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Trends and Issues in Higher Ed

January 25, 2017

The power of personal narratives in the classroom

A UW Bothell professor shares how digital storytelling can be a powerful tool for learning—for students and instructors

During a recent Sociology of Education class at UW Bothell, a reticent student pointedly told Jane Van Galen she never talked about her family or her childhood—and certainly didn’t want to share her story in a video.

But Van Galen gently persuaded her and her fellow students that their personal experiences provided rich and relevant connections to course material—experiences that could be shared much more powerfully through digital storytelling than a more formal academic paper.

Van Galen, a professor in the School of Educational Studies at UW Bothell, is working to show faculty that the medium is an effective pedagogical tool that can help enhance student learning in multiple subjects across the curricula.

Jane Van Galen

Jane Van Galen, professor, School of Educational Studies

She has been teaching and researching digital storytelling in the classroom for about 10 years.

Research has shown that multimedia can help the “digital generation” better understand complex issues. When students are asked to share their own stories within the context of what they’re learning in class, the lessons become more deep-rooted.

The process of creating a digital story or documentary pushes students’ learning in multiple ways. Students tap into their creative talents, do careful research, think deeply about the question being asked and pay close attention to their script-writing. Many of Van Galen’s students improved their communication skills because they had to organize their ideas and construct their narrative in such a way that the audience can understand a complex subject.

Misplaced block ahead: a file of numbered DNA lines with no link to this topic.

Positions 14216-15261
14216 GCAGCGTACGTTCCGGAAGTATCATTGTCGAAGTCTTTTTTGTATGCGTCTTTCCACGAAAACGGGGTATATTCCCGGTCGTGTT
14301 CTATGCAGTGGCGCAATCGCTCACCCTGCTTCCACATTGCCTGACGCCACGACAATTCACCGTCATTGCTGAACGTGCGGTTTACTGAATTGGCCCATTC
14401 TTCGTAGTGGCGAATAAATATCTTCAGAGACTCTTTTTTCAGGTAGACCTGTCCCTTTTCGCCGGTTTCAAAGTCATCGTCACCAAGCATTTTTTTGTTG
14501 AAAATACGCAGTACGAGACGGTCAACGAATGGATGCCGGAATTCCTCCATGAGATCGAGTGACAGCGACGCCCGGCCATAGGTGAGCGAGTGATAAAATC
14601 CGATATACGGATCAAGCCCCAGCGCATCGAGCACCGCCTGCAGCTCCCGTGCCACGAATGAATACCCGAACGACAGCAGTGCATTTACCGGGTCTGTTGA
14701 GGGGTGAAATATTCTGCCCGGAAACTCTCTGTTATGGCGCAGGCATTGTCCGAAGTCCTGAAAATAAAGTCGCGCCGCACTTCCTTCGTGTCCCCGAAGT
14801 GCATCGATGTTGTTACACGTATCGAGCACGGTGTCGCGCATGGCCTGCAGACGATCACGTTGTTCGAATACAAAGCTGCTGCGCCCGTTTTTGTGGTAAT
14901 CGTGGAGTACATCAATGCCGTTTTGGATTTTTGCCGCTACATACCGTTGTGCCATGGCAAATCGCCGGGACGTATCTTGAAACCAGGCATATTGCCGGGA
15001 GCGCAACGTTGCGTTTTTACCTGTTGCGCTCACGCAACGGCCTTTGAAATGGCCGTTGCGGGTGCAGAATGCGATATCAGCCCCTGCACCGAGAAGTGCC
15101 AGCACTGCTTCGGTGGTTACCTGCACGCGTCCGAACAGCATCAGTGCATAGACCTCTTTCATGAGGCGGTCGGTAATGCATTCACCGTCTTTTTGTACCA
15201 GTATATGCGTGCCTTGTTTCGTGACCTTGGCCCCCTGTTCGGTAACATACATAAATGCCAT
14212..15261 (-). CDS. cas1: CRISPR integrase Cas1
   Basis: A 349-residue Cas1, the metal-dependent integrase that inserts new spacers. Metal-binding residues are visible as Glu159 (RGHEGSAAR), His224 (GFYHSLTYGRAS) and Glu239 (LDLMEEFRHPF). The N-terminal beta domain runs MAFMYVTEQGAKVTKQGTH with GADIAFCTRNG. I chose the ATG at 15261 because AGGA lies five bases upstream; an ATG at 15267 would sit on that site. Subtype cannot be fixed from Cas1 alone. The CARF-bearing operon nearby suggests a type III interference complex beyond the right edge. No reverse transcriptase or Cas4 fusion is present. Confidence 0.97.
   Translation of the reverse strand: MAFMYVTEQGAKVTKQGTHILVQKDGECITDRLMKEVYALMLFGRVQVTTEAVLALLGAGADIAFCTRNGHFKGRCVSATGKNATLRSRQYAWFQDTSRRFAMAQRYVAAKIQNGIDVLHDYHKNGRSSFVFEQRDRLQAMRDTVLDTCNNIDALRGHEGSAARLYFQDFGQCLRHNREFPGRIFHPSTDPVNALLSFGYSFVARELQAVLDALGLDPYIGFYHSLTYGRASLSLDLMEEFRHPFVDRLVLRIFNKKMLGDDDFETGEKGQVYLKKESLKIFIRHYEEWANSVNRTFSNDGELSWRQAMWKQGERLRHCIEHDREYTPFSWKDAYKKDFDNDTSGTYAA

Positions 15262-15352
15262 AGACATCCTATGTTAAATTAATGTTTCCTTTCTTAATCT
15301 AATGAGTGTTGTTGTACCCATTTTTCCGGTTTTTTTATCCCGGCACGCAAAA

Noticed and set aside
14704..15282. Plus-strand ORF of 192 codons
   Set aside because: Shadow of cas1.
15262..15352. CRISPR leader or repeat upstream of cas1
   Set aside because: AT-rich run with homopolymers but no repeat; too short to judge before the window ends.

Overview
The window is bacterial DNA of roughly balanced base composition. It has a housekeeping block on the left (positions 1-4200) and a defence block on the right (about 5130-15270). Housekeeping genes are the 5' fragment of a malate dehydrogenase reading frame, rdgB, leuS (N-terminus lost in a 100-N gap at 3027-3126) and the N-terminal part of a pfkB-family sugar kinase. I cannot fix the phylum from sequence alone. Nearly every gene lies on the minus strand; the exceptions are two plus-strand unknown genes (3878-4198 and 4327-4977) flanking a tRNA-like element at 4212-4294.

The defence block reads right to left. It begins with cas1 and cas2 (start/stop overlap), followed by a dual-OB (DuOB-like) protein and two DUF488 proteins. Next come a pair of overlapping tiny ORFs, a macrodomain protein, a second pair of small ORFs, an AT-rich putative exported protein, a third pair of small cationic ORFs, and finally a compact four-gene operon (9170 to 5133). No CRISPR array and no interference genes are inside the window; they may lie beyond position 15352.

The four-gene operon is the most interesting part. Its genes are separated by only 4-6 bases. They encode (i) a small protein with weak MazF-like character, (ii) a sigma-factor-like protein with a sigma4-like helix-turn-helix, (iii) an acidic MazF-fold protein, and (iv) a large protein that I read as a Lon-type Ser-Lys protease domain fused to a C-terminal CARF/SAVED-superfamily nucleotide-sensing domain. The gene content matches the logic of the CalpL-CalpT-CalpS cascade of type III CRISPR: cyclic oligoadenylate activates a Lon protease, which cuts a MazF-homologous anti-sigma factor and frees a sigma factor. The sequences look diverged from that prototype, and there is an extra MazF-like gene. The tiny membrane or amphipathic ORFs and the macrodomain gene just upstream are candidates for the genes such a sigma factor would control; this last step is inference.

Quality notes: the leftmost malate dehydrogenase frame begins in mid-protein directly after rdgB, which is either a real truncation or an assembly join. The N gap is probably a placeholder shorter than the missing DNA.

The core of storytelling

Digital storytelling is the art of well-told stories. They’re often personal in nature but not always produced in video form. Students use a large array of multimedia tools such as video, audio, graphics and web. And much like traditional storytelling, its digital counterpart also relies on a particular point of view to explore insights into the broader human experience.

In classrooms, the ideal video is less than 10 minutes—Van Galen tells her students to keep the length of videos between three and five minutes. Their creation and final presentation is more manageable and the story more focused.

“Students get to create something truly wonderful in a short amount of time. Sometimes, it takes more time to convince faculty that it is an appropriate tool to help students learn,” Van Galen said. “Digital storytelling is not a traditional classroom learning experience. It is very fluid, non-linear, and sometimes faculty and students are challenged by the ambiguity of the process.”

And because digital storytelling is a flexible form, it can be used in a variety of classes, said Van Galen. She recently taught a class directed at educators: “Telling our Stories as Teachers: Digital Storytelling and Teacher Reflection.” She also held a three-day storytelling class for biology instructors who wanted their students to be able to convey their personal investment in key environmental issues.

The work of composing a multi-layered digital story is a deeply reflective process, as students make connections between their own biographies and course content, and then anticipate how audiences will see those connections.”

– Jane Van Galen, professor